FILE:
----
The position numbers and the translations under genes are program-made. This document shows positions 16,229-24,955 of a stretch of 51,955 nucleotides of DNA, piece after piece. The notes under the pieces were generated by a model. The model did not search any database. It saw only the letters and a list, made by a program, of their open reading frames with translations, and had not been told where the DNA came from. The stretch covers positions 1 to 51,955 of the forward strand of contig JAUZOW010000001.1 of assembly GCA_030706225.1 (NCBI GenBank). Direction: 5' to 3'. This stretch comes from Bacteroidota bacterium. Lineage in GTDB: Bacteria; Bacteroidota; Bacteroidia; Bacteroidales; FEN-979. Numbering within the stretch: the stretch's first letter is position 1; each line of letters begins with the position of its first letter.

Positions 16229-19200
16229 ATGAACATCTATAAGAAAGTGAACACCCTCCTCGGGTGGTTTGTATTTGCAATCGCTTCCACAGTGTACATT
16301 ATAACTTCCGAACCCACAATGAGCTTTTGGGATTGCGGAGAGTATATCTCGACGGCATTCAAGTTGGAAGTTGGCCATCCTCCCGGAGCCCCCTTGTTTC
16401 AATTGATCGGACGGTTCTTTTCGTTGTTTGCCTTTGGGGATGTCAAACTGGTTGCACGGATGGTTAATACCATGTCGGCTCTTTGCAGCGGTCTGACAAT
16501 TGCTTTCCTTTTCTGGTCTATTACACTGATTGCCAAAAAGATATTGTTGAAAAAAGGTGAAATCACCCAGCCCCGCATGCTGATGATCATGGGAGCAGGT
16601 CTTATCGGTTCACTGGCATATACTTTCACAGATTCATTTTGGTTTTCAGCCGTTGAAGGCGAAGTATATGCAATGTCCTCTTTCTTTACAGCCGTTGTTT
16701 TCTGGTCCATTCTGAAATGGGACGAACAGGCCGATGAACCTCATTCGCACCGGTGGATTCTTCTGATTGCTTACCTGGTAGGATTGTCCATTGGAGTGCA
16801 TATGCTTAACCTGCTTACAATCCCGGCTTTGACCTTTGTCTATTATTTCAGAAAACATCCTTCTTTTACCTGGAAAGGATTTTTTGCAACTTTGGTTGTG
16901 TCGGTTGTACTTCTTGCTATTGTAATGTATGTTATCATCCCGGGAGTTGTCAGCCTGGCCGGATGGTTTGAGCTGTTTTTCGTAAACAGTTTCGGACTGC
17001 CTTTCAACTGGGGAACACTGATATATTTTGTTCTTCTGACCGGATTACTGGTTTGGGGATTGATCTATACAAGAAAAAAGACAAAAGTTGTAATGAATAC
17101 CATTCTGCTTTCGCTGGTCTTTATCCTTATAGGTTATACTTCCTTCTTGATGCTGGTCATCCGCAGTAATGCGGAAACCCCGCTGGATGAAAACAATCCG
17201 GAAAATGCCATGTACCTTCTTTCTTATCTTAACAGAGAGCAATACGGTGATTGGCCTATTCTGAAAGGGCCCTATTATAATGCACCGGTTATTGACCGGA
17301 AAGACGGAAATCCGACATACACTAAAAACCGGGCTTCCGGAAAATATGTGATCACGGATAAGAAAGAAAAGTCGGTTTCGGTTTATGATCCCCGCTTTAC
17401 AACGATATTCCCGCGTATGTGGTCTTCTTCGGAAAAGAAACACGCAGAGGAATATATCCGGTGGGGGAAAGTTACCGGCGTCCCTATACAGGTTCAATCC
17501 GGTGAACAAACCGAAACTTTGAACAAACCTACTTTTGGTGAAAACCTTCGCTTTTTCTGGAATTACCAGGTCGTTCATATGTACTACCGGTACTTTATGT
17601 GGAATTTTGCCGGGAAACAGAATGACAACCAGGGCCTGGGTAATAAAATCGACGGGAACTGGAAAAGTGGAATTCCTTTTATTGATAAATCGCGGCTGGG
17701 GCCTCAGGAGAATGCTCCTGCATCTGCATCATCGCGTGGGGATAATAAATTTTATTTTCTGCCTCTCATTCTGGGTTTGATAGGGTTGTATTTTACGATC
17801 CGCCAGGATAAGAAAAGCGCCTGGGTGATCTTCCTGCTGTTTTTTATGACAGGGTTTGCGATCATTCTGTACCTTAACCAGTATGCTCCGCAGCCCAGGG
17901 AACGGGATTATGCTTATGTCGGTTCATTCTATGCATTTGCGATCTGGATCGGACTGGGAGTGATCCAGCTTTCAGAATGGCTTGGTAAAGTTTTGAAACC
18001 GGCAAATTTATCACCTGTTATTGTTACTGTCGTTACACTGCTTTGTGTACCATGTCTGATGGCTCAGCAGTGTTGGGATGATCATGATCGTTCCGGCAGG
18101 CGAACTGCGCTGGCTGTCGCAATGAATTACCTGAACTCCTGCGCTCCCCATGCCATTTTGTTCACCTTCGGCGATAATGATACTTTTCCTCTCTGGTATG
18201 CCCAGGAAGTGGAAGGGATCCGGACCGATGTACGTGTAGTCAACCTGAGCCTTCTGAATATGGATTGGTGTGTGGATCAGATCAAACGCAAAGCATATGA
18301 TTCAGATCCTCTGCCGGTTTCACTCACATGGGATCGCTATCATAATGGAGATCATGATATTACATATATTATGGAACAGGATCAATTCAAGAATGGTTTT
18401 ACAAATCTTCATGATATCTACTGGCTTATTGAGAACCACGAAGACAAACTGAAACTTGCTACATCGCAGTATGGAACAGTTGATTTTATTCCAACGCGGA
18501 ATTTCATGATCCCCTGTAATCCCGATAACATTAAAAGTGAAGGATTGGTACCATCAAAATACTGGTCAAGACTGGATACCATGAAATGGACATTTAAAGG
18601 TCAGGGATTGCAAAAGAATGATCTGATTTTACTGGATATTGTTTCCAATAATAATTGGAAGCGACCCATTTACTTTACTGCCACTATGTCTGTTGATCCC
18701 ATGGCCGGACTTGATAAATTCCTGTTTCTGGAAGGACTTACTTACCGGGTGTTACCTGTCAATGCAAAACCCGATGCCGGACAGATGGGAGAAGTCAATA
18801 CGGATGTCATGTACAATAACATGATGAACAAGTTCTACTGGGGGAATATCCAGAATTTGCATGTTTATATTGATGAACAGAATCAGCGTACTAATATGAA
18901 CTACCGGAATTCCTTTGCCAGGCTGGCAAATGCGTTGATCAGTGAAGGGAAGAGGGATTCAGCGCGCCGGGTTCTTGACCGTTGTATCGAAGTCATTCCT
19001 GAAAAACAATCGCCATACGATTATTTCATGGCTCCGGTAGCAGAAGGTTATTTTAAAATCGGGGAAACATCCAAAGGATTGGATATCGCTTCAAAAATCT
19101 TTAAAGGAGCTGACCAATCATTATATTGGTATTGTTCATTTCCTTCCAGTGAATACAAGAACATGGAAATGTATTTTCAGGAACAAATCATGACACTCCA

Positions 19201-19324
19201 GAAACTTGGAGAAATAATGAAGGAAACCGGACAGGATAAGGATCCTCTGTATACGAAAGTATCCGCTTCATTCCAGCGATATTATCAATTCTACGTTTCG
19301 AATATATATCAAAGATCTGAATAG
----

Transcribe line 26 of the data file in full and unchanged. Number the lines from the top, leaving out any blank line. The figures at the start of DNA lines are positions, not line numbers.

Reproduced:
18501 ATTTCATGATCCCCTGTAATCCCGATAACATTAAAAGTGAAGGATTGGTACCATCAAAATACTGGTCAAGACTGGATACCATGAAATGGACATTTAAAGG